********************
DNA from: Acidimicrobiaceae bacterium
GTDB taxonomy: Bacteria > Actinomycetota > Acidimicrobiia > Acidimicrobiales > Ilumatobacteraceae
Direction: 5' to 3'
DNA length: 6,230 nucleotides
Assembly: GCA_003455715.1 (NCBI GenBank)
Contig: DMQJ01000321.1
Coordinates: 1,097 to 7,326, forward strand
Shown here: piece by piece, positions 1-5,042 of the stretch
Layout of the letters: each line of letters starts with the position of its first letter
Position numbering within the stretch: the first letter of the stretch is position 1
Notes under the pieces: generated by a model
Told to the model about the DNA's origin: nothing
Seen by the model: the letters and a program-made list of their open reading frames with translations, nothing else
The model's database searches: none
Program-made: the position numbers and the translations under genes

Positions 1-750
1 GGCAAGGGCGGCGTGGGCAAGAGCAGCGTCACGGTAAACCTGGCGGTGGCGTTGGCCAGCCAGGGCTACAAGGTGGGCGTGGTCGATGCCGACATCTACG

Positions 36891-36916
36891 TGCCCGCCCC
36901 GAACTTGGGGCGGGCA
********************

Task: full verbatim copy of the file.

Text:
DNA from: Acidimicrobiaceae bacterium
GTDB taxonomy: Bacteria > Actinomycetota > Acidimicrobiia > Acidimicrobiales > Ilumatobacteraceae
Direction: 5' to 3'
DNA length: 6,230 nucleotides
Assembly: GCA_003455715.1 (NCBI GenBank)
Contig: DMQJ01000321.1
Coordinates: 1,097 to 7,326, forward strand
Shown here: piece by piece, positions 1-5,042 of the stretch
Layout of the letters: each line of letters starts with the position of its first letter
Position numbering within the stretch: the first letter of the stretch is position 1
Notes under the pieces: generated by a model
Told to the model about the DNA's origin: nothing
Seen by the model: the letters and a program-made list of their open reading frames with translations, nothing else
The model's database searches: none
Program-made: the position numbers and the translations under genes

Positions 1-750
1 GGCAAGGGCGGCGTGGGCAAGAGCAGCGTCACGGTAAACCTGGCGGTGGCGTTGGCCAGCCAGGGCTACAAGGTGGGCGTGGTCGATGCCGACATCTACG

Positions 36891-36916
36891 TGCCCGCCCC
36901 GAACTTGGGGCGGGCA